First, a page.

Reasonable Atheism (11): Of Theisms Humourless and Sophisticated

This is a brief one, and more ‘for the record’ than anything else.

The aspect-blindness that I am in the process of criticising as ‘humourless’ when it appears in an atheistic perspective is not at all a logically necessary part of atheism – it also appears in a great deal of apparently theistic argument too. Most especially in North American Protestantism.

I have no desire to defend a humourless theism. As I see it the arguments between atheists and (some) theists is best characterised by what is shared between the two perspectives, that being the sense that the Bible is best understood literally and ‘all-or-nothing’, that facts are the most important forms of knowledge, and that science is the royal road to establishing such facts. (It might seem paradoxical to say that theists give such a high role to science, but historically it is indisputable, and it is the source of the venom and antagonism displayed towards Darwinism – an idol is being dethroned).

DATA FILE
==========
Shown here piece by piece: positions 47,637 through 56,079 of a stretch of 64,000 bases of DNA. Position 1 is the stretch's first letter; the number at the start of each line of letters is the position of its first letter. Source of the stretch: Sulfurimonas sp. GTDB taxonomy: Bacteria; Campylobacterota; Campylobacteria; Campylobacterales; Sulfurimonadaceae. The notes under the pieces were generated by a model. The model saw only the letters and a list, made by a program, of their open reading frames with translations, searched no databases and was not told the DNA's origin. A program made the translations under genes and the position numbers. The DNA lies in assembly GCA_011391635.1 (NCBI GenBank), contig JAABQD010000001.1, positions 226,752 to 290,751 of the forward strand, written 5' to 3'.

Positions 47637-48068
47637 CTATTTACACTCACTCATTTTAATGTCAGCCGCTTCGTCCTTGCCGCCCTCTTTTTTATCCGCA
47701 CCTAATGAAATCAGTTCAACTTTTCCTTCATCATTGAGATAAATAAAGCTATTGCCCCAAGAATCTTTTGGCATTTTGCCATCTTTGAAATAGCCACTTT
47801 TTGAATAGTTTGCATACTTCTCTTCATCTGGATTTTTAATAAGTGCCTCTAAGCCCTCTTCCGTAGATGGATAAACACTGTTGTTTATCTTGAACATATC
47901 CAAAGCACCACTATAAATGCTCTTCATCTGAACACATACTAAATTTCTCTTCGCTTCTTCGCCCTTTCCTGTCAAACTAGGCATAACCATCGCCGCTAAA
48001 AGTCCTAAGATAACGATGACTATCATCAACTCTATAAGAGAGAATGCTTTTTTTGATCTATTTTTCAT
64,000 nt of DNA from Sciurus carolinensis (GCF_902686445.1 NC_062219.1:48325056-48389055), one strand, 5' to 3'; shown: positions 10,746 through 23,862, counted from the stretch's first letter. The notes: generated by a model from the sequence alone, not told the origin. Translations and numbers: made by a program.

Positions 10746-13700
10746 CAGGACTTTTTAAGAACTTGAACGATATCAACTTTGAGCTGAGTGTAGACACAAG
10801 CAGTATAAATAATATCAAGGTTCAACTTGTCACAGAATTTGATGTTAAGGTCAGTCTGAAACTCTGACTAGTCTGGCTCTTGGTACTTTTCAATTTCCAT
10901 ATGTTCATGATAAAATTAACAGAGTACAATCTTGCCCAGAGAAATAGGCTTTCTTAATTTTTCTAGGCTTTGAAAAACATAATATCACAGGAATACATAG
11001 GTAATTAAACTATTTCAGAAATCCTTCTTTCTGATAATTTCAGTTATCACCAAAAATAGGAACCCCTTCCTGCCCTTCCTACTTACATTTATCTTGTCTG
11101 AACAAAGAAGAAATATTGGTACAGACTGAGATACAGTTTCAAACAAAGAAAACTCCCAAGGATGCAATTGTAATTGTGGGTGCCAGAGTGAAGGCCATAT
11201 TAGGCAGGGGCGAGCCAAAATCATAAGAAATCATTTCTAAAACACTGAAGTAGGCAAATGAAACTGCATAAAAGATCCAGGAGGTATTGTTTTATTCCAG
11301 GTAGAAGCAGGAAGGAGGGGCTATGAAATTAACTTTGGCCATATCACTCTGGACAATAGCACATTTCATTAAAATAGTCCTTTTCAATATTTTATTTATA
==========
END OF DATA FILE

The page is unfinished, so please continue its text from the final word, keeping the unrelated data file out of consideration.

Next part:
I’ve written a lot about this elsewhere. See in particular Why I hate fundamentalism.

Conservatism and Trust

This is picking up on a comment that Al made here. Al argues that “Conservatives like short sharp shocks, prison and capital punishment” and “Trusting properly is of course a huge ask. You might end up getting nailed to a tree. But I think it’s clear that that is what the Gospels ask us to do. And politically they ask us to tend away from punishing and towards liberalism.”